Kenya’s grid is by powered 90% by renewables, led by geothermal, wind, hydro, and some utility-scale solar. There is a big opportunity for KenGen, Kenya’s largest electricity generating company and also largest operator of Kenya’s geothermal fleet, as well as Kenya Power, to unlock efficiencies and sell more kWh during the overnight off-peak periods to electric vehicle users, thereby generating more revenue. Kenya’s installed capacity is just over 3 GW. The peak demand is just over 2.1 GW. During the off-peak periods overnight, demand drops to around 1.3 GW. Earlier this year, Kenya Power acting CEO Rosemary Oduor said, “Kenya Power can supply electricity to charge 50,000 buses and two million motorcycles during off-peak hours.” Kenya Power is now working to take advantage of this opportunity. To help catalyze the process, Kenya Power has established an E-mobility Liaison Office which is mandated to develop a strategy to guide the company’s participation in e-mobility. The office also facilitates the company’s engagement with other stakeholders in e-mobility. During the current financial year, Kenya Power has set aside KShs.40 million to purchase 50 electric motorbikes, 3 electric vehicles, and construction of three electric vehicle charging stations for its own use, data collection, as well as for demonstration purposes.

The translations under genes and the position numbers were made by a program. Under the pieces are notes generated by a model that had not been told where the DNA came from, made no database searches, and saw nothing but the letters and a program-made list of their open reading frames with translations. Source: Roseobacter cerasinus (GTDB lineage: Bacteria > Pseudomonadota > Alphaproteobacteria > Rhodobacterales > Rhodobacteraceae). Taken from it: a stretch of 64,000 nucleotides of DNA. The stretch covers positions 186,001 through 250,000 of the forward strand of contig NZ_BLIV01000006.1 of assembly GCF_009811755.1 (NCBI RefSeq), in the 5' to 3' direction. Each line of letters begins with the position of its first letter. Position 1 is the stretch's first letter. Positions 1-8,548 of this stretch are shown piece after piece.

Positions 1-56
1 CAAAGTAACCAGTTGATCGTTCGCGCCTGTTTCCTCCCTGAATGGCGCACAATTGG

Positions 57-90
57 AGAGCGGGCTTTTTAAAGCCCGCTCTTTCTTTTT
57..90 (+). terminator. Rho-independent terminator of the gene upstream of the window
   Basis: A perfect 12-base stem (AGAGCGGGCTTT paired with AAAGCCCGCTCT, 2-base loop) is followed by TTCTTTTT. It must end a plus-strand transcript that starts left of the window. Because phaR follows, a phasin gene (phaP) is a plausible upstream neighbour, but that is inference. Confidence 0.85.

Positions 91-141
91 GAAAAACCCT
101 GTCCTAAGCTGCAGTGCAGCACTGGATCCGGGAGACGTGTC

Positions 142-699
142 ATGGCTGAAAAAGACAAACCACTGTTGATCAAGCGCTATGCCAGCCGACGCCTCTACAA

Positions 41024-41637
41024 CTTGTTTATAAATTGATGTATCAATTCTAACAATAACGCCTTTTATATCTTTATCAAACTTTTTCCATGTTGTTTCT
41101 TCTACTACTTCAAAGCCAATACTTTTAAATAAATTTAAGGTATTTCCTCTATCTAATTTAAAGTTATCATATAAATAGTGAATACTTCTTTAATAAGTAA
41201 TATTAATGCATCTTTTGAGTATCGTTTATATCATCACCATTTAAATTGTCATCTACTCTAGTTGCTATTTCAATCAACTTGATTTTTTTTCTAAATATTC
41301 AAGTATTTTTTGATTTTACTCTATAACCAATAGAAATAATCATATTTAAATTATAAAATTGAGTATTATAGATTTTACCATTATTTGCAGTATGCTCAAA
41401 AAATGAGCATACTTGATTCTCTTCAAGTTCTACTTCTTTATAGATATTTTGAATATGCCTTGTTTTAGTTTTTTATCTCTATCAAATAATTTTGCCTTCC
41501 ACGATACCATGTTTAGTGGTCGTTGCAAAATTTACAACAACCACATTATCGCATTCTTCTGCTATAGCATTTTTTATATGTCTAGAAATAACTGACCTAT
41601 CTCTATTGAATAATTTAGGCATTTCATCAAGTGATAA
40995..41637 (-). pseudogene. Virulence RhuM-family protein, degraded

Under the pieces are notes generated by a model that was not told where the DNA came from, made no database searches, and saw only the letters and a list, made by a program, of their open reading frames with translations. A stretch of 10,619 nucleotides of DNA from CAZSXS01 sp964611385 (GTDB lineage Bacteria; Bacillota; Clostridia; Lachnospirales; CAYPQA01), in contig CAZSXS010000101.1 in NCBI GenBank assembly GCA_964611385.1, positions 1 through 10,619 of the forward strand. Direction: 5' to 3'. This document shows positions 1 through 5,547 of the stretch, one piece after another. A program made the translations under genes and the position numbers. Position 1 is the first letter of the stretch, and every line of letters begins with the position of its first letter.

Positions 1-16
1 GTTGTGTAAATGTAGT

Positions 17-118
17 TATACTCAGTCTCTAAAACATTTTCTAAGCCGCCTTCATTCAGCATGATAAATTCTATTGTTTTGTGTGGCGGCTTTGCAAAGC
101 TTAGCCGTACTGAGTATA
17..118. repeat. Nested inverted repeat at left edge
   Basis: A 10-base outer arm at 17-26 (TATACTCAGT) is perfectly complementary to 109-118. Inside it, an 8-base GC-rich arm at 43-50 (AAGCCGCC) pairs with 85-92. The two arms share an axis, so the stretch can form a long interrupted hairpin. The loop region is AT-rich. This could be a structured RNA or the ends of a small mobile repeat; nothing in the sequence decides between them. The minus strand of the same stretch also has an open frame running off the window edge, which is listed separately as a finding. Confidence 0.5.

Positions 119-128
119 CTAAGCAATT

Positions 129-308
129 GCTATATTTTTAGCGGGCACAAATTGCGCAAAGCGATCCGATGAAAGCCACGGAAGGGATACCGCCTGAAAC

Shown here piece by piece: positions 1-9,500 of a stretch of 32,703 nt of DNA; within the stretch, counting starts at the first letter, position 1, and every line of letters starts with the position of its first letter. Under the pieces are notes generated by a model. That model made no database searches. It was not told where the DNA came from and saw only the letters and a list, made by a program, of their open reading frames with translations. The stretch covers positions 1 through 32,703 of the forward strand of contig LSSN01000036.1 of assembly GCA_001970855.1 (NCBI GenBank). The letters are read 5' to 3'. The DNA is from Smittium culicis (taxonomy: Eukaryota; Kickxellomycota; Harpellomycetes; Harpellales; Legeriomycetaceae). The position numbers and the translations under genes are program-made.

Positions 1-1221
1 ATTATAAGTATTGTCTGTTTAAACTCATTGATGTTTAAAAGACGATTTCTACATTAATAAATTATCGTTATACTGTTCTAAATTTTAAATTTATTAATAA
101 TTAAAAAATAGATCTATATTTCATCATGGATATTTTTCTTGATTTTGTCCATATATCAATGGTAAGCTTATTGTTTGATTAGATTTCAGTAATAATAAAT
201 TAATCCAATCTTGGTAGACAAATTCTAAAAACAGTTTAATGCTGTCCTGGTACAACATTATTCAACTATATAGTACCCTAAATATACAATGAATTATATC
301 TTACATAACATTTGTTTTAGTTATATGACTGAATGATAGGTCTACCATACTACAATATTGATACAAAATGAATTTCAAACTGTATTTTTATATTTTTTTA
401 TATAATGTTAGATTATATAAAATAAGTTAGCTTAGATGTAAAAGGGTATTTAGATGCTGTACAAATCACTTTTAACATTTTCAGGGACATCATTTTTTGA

According to the IEA Africa Energy Outlook 2022, Ghana, Kenya, and Rwanda are on track for full access to electricity by 2030 and can be good examples for other countries to follow. Although Kenya has made tremendous progress in increasing access to electricity, the main source of energy for cooking remains wood fuels and charcoal for the majority in rural and peri-urban areas. Liquid Petroleum Gas (LPG) is also widely used, especially in urban areas. The IEA Outlook finds that even to this day, 64% of Africans rely predominately on gathered wood, agricultural, and animal wastes as fuel for cooking. In Kenya this number is also above 50%.